Crippled by 2 deaths, Zafgen says obesity drug cut weight in PhIII

Zafgen CEO Tom Hughes

With its clinical development program for a new obesity drug in limbo following the unexplained deaths of two patients, Zafgen reported today that the troubled Phase III study hit its co-primary efficacy endpoints in treating a rare eating disorder.

Beloranib, a MetAP2 inhibitor, successfully knocked the weight off of patients suffering from Prader-Willi syndrome in the late-stage trial, offering what the biotech called a "clear efficacy outcome" that would help define talks with the FDA about the possibility of moving forward.

Zafgen's ($ZFGN) shares soared 67% in premarket trading.

The safety of the drug, though, remains under a dark cloud. Zafgen stayed silent for days back in October as investors started demanding to know why it had suddenly scrapped plans for a road show. It was only after a rising crescendo of criticism that the company finally revealed that one patient in the drug arm had died, crashing the stock. And the company's shares were battered again following a second death.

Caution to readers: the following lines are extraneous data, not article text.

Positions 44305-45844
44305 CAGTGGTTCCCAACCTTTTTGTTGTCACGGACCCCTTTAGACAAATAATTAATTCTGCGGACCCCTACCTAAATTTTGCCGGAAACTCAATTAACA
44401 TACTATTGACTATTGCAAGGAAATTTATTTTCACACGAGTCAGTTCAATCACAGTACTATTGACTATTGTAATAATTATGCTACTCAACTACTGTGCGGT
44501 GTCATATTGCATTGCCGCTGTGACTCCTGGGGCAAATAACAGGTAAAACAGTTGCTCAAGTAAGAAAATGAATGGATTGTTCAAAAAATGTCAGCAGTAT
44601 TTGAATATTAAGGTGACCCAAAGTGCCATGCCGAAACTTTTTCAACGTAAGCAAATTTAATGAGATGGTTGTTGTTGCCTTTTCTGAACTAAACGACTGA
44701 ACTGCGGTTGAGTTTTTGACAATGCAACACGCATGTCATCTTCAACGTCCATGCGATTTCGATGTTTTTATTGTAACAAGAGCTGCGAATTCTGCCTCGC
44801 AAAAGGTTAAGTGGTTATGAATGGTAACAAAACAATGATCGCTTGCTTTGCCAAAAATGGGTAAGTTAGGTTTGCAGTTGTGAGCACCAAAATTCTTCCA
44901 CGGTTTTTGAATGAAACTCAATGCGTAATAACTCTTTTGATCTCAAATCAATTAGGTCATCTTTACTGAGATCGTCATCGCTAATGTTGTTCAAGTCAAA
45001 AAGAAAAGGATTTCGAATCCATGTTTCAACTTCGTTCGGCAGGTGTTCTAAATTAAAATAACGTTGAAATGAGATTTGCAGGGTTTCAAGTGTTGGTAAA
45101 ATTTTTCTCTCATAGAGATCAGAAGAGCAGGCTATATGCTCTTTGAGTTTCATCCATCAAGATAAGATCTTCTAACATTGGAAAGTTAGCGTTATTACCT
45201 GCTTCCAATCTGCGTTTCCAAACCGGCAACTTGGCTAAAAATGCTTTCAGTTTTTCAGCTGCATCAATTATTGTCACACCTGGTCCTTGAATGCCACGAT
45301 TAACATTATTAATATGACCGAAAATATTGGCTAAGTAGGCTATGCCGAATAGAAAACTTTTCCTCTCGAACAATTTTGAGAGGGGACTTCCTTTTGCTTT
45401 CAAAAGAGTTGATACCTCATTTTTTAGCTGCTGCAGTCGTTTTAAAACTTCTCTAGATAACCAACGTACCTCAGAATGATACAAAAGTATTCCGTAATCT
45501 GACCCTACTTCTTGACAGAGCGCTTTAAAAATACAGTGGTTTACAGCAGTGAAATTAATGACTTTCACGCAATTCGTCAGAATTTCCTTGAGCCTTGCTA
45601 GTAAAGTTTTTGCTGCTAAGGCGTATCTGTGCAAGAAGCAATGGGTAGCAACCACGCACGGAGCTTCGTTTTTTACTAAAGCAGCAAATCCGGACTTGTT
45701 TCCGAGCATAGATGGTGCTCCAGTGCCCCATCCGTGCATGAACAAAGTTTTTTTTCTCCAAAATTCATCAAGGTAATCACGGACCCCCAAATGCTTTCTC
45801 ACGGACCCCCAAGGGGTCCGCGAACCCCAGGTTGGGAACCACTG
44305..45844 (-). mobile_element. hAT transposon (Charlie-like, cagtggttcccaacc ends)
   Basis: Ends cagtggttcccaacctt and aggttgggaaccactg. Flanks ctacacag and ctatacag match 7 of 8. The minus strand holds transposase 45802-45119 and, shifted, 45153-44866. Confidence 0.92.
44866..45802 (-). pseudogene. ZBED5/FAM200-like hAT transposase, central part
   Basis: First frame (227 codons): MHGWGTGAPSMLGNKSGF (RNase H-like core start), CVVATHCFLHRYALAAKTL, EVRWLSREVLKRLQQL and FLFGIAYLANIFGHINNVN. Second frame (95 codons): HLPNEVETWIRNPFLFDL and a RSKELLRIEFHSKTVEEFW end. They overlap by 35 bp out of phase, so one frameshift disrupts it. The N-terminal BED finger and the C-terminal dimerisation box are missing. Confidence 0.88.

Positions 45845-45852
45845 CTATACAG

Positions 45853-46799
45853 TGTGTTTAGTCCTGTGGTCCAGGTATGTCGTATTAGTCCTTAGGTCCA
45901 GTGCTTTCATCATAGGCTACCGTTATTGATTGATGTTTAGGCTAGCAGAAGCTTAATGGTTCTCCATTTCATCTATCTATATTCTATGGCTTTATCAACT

The FDA clamped a complete hold on trial work in early December, citing an imbalance of severe venous thromboembolic events, including the two patient deaths. But the biotech says it had gone far enough into the Phase III to wrap the study and read out the results.

Investigators took two doses of the drug into Phase III. They found that the drug was able to reduce weight by 5.3% in the 2.4-mg dose group and 4.05% for the 1.8-mg dose, compared to an average weight gain of 4.15% in the placebo arm. The study also hit a primary endpoint for a reduction in hyperphagia-related behaviors.

Six patients in the drug arms withdrew from the study for a variety of reasons, including several psychiatric disorders. Zafgen noted that these side effects are common among Prader-Willi patients, and has noted in the past that patients with the genetic disease also have a high mortality rate. Regulators, though, have been clearly alarmed by the concentration of adverse events in the drug arm. And there's no certainty how long the trial hold will last.

"This clear efficacy outcome is a crucial first step in moving discussions forward with the Food and Drug Administration regarding continued development of beloranib," stated Thomas Hughes, chief executive officer of Zafgen. "While we take the previously reported adverse events very seriously, we now have the robust data to provide greater perspective on the benefit/risk relationship of beloranib in this high-risk patient population. We thank our investigators, and the patients and their families for participating in the bestPWS ZAF-311 clinical trial."

- here's the release

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